We’ve all heard that saying about killing birds with a stone, but what about creating them with one? Scientists have found evidence that the building blocks of life could have been brought to the planet on giant space rocks. Recent studies reveal the presence of all the key elements of DNA and RNA in meteorite samples.
Five bases form a recipe book for life
Contained within DNA and RNA are the instructions to build and operate every living being on Earth. The two molecules are made up of five informational components called nucleobases: adenine (A), thymine (T), cytosine (C), guanine (G), and uracil (U). Together, these five bases form a recipe book for life with all the essential information for the storage and reading of genetic information.
DNA, formed from A, T, C, and G bases, is composed of two helical chains and is responsible for the replication and storage of genetic information. RNA can come in many forms but is most often a single-stranded molecule constructed from A, U, C, and G bases. It can convert genetic information into a format used to build and transport proteins within an organism.
The nucleobases are split into two flavours based on their core structure: purines and pyrimidines. A and G are purines – molecules with a fused hexagonal and pentagonal core. T, C, and U are pyrimidines – smaller, more delicate structures formed from a singular hexagonal molecule.
Until recently, only the purines and uracil have been detected in meteorite samples. It remained a mystery why the other two pyrimidines were not seen. Laboratory experiments simulating conditions in outer space had suggested that all the bases could have been formed within interstellar molecular clouds.
However, a new study published in Nature Communications details the detection of the remaining two nucleobases: C and T. The study used samples from three independent, carbonaceous meteorites (the Murchison, Lake Murray, and Tagish Lake meteorites) and detected T, C, and U bases at levels of up to a few parts per billion. The levels of pyrimidines found in the meteorite samples were similar to those predicted by experiments replicating the conditions that existed prior to the formation of the Solar System.
Did we get an assist from outer space, or did life form exclusively from the prebiotic soup of Earth’s infancy?
It is now presumed that these nucleobases were so elusive due to their delicate structures. Scientists have inferred that these structures may have degraded during a harsh sample extraction process. In early experiments, grain samples were placed into a hot bath to create a ‘meteorite tea’ of which the molecular makeup was analysed.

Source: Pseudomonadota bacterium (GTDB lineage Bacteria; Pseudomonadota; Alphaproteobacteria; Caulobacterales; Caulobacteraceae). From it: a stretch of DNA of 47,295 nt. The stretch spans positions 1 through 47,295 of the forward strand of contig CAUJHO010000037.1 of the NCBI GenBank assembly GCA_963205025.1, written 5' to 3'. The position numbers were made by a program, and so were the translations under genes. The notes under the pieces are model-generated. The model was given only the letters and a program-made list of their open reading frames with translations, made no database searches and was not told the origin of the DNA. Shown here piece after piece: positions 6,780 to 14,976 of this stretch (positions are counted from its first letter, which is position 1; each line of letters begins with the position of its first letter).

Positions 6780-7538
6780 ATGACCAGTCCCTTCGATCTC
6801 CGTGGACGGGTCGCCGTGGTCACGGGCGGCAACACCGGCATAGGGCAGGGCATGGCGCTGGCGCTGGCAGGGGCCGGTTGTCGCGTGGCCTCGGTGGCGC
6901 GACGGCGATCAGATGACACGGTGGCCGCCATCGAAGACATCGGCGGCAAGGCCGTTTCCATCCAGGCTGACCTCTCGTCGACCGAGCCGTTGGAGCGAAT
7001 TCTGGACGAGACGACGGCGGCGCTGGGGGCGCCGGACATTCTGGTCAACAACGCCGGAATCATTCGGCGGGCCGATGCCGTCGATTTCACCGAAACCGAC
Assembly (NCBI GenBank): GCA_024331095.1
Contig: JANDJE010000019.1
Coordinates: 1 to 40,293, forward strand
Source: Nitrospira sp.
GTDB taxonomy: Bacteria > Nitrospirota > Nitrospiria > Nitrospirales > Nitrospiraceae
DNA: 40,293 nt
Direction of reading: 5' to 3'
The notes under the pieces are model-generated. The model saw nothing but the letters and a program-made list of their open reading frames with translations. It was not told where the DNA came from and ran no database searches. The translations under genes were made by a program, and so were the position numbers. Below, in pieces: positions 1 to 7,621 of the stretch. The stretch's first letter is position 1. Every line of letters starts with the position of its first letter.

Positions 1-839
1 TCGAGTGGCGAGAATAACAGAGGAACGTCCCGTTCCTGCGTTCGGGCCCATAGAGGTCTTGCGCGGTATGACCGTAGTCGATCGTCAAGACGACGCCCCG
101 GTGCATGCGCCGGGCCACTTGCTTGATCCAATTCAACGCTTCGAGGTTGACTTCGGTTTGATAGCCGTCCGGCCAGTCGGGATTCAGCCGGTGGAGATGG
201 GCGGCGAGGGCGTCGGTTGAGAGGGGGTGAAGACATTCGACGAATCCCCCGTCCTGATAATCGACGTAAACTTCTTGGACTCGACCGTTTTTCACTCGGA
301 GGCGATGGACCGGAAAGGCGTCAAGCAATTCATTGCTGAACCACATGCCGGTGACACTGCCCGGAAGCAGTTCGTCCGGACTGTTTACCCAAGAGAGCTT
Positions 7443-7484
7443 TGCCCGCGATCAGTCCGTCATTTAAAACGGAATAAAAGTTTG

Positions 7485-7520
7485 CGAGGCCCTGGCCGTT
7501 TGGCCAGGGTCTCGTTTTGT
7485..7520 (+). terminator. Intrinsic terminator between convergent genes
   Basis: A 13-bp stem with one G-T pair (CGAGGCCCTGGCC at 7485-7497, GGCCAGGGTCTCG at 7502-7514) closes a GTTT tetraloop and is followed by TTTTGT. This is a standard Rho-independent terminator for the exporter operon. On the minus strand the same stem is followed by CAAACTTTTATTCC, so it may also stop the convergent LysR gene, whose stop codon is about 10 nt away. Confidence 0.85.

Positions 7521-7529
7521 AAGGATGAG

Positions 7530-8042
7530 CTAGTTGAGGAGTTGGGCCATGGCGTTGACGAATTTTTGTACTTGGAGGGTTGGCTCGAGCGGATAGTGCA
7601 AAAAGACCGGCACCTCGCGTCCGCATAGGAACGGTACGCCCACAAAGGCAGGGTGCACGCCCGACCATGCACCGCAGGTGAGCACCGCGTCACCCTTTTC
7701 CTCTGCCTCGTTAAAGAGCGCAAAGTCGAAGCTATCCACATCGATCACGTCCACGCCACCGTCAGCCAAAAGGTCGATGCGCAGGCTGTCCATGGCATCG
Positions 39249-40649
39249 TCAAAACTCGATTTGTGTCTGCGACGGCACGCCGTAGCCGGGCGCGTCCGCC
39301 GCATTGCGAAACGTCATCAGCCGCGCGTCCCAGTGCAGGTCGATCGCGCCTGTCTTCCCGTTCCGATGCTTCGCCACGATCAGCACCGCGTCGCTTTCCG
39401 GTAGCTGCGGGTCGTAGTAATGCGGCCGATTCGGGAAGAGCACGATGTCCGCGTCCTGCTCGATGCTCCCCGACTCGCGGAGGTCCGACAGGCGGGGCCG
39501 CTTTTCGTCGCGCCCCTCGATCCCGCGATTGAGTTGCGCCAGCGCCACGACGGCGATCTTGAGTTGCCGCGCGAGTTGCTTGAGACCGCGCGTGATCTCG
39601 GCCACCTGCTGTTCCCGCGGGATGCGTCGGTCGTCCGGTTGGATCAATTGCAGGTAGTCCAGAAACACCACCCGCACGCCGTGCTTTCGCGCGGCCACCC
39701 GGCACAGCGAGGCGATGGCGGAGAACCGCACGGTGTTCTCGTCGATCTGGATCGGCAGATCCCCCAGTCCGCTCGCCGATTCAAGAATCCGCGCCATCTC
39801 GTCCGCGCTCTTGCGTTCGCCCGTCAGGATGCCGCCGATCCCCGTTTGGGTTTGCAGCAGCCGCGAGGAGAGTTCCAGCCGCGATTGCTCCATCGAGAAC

“We study these water extracts since they contain the good stuff, ancient organic molecules that could have been key building blocks for the origin of life on Earth,” says Danny Glavin, co-author of the paper and astrobiologist at NASA’s Goddard Space Flight Centre in Greenbelt, Maryland.
Two recent advances in this method have contributed to the discovery of the final two nucleobases. Firstly, the team used cool water in place of a hot bath containing formic acid. These milder conditions reduced the chances of destroying fragile molecules. Additionally, more sensitive analytic equipment was employed in order to detect the minute quantities of pyrimidines present.
“This group has managed a technique that is more like cold brew than hot tea and is able to pull out more delicate compounds,” said Jason Dworkin, a co-author of the paper at NASA Goddard. “I was amazed that they had seen cytosine, which is very fragile.”
Although this research doesn’t provide an absolute answer to the question of life’s origin on Earth, it does provide proof of concept for a more effective technique of information extraction in asteroids. Furthermore, the study presents an intriguing question to those modelling the inception of life on Earth: did we get an assist from outer space, or did life form exclusively from the prebiotic soup of Earth’s infancy?
If, in the past, asteroids acted as cosmic mailmen delivering the ingredients for life to Earth, it is conceivable that the same recipe is being put together elsewhere in the Universe. Could life on other planets be more likely than we thought?